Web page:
Man v. Otome: Settling down for some quality reading time with Code: Realize

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In March of last year, I made the bold suggestion that men should play more otome games, before promptly attempting to take my own advice and starting on Code: Realize.

Far from being “girls’ games”, otome visual novels are, in fact, a distinct breed of narrative-centric interactive entertainment that anyone can enjoy — and they feature some of the most interesting, ambitious and hard-hitting stories in all of gaming. I was immediately struck by this the moment I began reading Code: Realize, and the story was drawing me right in. The characters were interesting, the setup was just the right blend of compelling and ridiculous, and I very much liked the setting.

Code: Realize

Then, as things tend to go, I kind of fell out of the habit of reading it partway through Victor Frankenstein’s route. Other games showed up and demanded my attention, and I found it difficult to make time for Code: Realize. It remained at the back of my mind, though, taunting me, reminding me that I’d left it tantalisingly unfinished. And, despite the fact I had failed to make time for it thus far, I still wanted to finish it.

To go off on a mild tangent, part of my reason for leaving it on the back burner for so long is something that doubtless some of you will be familiar with: the idea of “analysis paralysis” when confronting a large number of possibilities for what you might want to do with your free time. This is a common side-effect of anxiety, where you constantly feel like you “should” be doing something, even if there’s no real rational reason to say that you “should” be doing anything in particular — it’s your free time, after all.

When my brain gets into a cycle like that, it starts thinking “visual novels are long and involved, and if I get stuck into one I won’t have time to play other things, so I should just leave it until I’ve finished everything else I want to play”. Unfortunately that “everything else I want to play” consists of shelves upon shelves of fantastic games for a variety of platforms, and so following this thought through to its natural conclusion means I’d never get to those visual novels I’ve been meaning to explore for ages.

Code: Realize

So last night, I gave my brain a good, hard slap and reminded it that although reading a visual novel can be challenging if the subject matter is heavy, and that indeed, some visual novels can be very long indeed, it is, on the whole, a fairly minimal-effort means of enjoying some quality entertainment.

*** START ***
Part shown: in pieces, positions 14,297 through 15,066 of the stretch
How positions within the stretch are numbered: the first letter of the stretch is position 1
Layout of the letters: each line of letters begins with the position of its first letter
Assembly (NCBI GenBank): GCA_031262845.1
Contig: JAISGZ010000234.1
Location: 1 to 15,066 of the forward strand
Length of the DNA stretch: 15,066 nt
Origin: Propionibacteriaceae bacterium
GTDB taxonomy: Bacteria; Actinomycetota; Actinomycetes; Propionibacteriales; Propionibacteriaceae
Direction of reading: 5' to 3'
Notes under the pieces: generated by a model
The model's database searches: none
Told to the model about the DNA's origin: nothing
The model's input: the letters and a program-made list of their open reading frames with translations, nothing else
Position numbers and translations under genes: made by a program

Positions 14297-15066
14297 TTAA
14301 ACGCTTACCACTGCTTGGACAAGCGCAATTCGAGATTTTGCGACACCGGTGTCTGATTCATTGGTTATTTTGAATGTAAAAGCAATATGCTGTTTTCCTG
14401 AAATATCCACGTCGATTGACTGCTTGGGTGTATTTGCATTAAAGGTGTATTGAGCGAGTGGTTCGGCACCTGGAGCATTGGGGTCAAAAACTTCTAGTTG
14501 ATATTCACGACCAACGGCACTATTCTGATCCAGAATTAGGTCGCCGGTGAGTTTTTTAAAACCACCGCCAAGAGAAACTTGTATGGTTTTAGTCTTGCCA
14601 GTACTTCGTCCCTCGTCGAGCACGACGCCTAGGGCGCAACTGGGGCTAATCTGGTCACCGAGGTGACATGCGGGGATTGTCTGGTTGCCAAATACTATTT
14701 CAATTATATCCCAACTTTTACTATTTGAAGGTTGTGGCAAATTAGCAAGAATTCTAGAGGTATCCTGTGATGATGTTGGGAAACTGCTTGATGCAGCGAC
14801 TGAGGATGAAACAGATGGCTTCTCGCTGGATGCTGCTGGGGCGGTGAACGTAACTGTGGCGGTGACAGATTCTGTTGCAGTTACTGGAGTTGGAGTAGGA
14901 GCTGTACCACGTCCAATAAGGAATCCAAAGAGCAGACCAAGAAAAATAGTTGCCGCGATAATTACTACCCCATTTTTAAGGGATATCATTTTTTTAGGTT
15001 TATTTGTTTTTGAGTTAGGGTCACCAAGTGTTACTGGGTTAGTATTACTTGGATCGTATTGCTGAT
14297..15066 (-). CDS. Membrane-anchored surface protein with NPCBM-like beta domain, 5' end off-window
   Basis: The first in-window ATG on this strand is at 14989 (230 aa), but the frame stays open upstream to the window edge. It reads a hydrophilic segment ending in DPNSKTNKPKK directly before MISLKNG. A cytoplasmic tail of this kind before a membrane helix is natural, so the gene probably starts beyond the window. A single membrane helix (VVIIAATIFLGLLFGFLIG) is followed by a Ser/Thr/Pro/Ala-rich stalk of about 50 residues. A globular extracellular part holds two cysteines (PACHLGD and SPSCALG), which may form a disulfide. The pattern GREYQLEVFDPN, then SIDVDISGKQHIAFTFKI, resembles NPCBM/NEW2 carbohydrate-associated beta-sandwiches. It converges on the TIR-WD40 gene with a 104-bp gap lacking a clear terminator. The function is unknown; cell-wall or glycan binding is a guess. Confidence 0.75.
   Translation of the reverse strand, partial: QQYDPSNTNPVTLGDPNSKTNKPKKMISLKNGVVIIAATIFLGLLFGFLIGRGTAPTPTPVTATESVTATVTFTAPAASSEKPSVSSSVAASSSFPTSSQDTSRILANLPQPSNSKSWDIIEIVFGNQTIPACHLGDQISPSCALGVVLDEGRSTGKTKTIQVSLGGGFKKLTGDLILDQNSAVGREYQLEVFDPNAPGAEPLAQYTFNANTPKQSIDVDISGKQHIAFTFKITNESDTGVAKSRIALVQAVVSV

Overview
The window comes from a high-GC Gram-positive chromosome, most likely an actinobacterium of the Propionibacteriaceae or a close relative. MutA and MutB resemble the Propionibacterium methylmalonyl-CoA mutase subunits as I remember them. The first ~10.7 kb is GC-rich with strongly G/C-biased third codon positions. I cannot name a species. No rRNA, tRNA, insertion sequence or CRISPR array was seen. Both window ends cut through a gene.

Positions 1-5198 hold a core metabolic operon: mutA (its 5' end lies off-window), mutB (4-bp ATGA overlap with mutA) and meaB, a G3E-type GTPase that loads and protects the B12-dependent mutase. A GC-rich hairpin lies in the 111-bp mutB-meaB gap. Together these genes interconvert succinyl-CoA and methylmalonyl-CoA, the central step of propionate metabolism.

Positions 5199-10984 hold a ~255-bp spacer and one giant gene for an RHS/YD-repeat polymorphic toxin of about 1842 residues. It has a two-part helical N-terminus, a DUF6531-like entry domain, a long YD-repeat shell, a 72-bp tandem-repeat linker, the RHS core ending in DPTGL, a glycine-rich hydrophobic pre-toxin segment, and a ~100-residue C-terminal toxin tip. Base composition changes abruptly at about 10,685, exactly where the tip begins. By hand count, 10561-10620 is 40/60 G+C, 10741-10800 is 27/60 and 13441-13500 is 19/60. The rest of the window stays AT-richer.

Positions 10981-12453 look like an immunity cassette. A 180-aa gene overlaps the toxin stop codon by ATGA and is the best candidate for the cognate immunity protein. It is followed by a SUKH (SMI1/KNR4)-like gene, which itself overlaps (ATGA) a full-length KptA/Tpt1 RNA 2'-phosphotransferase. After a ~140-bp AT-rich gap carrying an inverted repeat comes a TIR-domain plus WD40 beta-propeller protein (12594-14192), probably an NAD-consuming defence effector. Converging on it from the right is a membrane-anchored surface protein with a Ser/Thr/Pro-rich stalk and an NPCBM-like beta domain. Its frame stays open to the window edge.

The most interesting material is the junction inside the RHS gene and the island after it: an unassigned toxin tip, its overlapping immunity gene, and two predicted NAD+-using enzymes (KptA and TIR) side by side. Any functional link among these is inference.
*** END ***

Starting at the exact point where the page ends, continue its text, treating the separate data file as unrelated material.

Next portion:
So rather than staring at the wall for several hours before playing Daytona USA for the umpteenth time this week “because it’s late now and I shouldn’t get into anything too involved”, I popped Code: Realize back into my Switch for the first time in quite a while and decided that tonight was the night I was going to finish reading the route I’d left hanging for so long.

The poison-skinned Cardia may or may not be doomed to turn into a monster in nine hours, after all, and I needed to know how Victor Frankenstein could possibly save her when Queen Victoria was about to unleash one of the most dastardly, evil plans I’ve ever seen in a work of fiction.

So I did. As it turned out, I was less than a couple of hours away from the end of Victor’s route, and I finally had some closure. So now I want more. Now that I’ve seen some of Code: Realize, I now feel in a better position to tackle the rest of it with a fresh mind. I have Impey, Van Helsing and Saint-Germain’s routes to do first, then Lupin’s as the grand finale and, presumably, “true” route. And, having reminded myself of the pleasant company these gentlemen — and protagonist Cardia — are, I’m once again more inclined to proceed on my way.

Code: Realize

And that’s what this new column is all about. As someone outside of the perceived target audience for otome titles (regardless of whether or not that’s accurate, as we’ve already said), I thought it might be interesting to spend some time with some well-established entries in the genre and see what I think of them. It’ll provide a reason for me to make time for these games each week. Plus, and perhaps more significantly, I feel like my perspective may well be different to our resident otome specialist Lilia, since I’m coming from a very different angle.

This perspective occurred to me as I was watching Code: Realize’s credits roll. In visual novels where the love interests are a different gender and/or sexuality to you, you can still find characters relatable and engaging — but on some level, you’re still aware that there are differences between you; things that they can experience, believe, know and feel that you cannot. By contrast, I thought, the heterosexual male love interests in otome titles should therefore, in theory, be more relatable to me as a heterosexual gentleman… right?

This is just a theory right now, but it’s one of the things I’m interested in testing over the course of this column in the long term. Where a heterosexual female player sees a male love interest exhibiting troublesome behaviour as evidence of a traumatic past, and/or evidence of falling into a common archetype, will I be able to see something different given my own perspective and experiences? Does gender and sexuality actually have anything to do with it?

Code: Realize

Having felt very close, personal connections with a variety of female characters in anime-style games over the years, I honestly can’t say for sure right now. But I’m looking forward to investigating thoroughly — and I have plenty of games waiting for me to serve as evidence in those investigations.

Code: Realize is available now for Nintendo Switch digitally and physically.

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Pete Davison
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